Rockwell Automation ThinManager Vulnerabilities Pose Threat to Industrial Control Systems

August 24, 2023

Researchers from cybersecurity firm Tenable have discovered significant vulnerabilities in Rockwell Automation’s ThinManager ThinServer. This software is used for managing thin client and RDP servers. The vulnerabilities, designated as CVE-2023-2914, CVE-2023-2915, and CVE-2023-2917, are categorized as one critical and two high-severity.

These flaws are described as improper input validation issues that could lead to an integer overflow or path traversal. Remote attackers can exploit these vulnerabilities without any prior authentication by sending specifically designed synchronization protocol messages. Successful exploitation could result in a denial-of-service (DoS) condition, deletion of arbitrary files with system privileges, and uploading of arbitrary files to any folder on the drive where ThinServer.exe is installed.

Tenable reported these vulnerabilities to Rockwell Automation in May. On August 17, the same day that Tenable released technical details, Rockwell Automation informed its customers about the availability of patches. Tenable has created proof-of-concept (PoC) exploits but has not made them publicly available.

According to Tenable, the only prerequisite for exploiting these vulnerabilities is access to the network hosting the vulnerable server. It is also possible to exploit these vulnerabilities directly from the internet if the server is connected and exposed, although this is against vendor’s recommended best practices.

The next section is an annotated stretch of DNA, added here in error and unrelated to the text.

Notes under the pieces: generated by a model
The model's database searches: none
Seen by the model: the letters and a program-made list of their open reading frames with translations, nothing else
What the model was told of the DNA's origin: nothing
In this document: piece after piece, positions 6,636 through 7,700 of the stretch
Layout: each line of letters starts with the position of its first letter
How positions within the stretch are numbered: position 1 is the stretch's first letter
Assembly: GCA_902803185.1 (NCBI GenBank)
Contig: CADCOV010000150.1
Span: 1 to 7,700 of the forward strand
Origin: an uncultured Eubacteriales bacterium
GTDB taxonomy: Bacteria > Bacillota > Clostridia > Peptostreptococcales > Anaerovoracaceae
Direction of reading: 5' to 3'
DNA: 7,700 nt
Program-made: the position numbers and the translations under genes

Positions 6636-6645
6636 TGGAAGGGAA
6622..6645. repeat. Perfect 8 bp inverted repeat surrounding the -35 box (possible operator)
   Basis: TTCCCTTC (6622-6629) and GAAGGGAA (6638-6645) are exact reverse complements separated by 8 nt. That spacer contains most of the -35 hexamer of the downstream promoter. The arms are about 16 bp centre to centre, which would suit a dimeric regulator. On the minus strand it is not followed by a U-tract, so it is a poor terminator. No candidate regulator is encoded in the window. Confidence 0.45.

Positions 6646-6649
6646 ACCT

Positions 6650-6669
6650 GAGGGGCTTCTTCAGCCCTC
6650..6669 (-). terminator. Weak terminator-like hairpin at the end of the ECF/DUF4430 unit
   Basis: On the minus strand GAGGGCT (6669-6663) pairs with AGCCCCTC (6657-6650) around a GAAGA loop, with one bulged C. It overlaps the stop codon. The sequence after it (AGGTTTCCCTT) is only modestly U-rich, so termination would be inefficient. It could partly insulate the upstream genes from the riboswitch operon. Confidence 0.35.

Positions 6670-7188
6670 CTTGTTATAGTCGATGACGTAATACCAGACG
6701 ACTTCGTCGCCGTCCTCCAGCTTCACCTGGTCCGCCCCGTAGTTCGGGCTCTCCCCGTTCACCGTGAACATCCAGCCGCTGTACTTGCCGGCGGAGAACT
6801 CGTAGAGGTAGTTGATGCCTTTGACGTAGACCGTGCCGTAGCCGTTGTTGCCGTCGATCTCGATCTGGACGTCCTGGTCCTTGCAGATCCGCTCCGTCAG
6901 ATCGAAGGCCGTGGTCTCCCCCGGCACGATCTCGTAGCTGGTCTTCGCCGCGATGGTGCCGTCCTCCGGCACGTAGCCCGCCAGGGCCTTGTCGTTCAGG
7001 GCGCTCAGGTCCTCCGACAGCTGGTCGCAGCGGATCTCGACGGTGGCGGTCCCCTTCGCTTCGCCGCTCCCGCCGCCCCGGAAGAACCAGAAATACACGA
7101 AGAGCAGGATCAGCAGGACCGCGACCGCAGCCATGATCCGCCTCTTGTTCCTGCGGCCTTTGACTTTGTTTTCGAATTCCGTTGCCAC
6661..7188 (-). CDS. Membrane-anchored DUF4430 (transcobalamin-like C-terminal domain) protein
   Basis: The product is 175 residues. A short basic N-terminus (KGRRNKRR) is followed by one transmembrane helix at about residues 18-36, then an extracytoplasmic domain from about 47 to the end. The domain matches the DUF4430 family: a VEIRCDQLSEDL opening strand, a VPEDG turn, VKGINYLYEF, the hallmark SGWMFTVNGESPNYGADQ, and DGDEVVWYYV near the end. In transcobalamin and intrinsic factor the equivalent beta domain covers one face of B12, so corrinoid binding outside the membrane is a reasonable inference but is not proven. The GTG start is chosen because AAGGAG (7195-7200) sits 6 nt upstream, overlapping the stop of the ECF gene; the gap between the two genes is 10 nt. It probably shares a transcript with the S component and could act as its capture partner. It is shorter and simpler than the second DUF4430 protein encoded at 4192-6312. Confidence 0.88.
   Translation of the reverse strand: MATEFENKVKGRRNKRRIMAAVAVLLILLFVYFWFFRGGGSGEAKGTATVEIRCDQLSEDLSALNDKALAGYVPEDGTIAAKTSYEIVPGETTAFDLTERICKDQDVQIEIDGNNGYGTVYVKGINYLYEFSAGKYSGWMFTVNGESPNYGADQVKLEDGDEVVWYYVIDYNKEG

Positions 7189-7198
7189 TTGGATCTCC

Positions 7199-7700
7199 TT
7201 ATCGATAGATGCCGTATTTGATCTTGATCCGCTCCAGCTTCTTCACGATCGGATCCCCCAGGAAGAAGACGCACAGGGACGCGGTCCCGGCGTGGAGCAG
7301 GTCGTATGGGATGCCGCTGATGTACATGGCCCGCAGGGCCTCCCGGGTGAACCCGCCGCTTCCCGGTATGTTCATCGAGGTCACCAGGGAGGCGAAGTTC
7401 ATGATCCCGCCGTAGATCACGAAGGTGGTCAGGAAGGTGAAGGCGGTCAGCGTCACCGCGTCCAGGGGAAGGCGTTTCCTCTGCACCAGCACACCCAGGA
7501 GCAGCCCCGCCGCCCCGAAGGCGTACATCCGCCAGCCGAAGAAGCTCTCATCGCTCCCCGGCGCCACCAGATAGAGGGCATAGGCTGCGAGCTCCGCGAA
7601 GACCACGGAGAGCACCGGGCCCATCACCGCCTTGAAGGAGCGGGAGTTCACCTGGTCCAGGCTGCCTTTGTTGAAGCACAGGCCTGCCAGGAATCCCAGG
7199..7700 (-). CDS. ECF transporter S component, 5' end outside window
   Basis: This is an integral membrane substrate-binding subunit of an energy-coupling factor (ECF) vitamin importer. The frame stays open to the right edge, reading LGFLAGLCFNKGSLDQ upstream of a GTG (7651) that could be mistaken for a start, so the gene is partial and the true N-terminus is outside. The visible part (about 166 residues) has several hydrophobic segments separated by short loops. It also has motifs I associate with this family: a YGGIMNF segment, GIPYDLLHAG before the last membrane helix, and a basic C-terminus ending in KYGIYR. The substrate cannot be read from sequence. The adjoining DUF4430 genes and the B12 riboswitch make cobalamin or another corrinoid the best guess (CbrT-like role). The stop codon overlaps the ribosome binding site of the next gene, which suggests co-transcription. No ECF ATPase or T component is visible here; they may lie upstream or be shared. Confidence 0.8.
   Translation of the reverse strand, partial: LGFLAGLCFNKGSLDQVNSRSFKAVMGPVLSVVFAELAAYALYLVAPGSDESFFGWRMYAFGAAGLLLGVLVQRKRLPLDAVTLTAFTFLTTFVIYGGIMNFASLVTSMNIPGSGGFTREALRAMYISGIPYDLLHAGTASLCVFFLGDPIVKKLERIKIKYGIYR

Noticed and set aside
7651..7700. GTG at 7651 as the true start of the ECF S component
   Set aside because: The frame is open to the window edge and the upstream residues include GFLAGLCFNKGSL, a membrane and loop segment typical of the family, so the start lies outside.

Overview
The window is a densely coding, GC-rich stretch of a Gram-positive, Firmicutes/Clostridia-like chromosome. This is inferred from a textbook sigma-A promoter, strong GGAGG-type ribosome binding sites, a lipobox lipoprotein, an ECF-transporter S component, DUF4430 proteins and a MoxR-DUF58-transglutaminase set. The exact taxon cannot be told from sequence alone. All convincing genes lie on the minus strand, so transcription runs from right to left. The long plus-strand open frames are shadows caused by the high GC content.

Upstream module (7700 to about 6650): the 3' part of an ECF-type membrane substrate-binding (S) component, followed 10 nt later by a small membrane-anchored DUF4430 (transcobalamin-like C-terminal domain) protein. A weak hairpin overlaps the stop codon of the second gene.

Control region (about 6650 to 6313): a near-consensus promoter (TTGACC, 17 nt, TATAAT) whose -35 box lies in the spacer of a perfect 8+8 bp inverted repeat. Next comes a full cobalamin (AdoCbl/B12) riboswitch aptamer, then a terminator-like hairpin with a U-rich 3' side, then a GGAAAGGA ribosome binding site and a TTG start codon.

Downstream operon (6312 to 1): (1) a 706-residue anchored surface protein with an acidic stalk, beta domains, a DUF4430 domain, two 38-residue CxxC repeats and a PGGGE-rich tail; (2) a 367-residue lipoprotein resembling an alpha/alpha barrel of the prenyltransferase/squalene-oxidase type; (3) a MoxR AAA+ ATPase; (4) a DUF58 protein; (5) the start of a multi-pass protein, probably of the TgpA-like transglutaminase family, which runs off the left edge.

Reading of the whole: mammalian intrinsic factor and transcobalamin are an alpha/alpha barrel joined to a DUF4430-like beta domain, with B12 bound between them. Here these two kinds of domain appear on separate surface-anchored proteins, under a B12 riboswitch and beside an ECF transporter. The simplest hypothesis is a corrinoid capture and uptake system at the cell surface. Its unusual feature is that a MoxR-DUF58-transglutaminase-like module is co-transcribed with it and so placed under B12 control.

Tenable stated, 'Successful exploitation can allow complete attacker control of the ThinServer. The real world impact of this access depends on the environment, server configuration and the content types the server is configured on and intended to access.' The software in question is typically used for HMIs, which are used to control and monitor industrial equipment. An attacker could potentially gain access to these HMIs and use the server as a launchpad for attacking other network assets.

This week, the US Cybersecurity and Infrastructure Security Agency (CISA) also issued an advisory about these vulnerabilities. Threat actors could potentially target these vulnerabilities in Rockwell Automation products in their operations. An unnamed APT has reportedly targeted two ControlLogix vulnerabilities that could be leveraged to disrupt or destroy critical infrastructure organizations. Rockwell has identified a 'new exploit capability,' but there is no evidence yet of these vulnerabilities being exploited in the wild.

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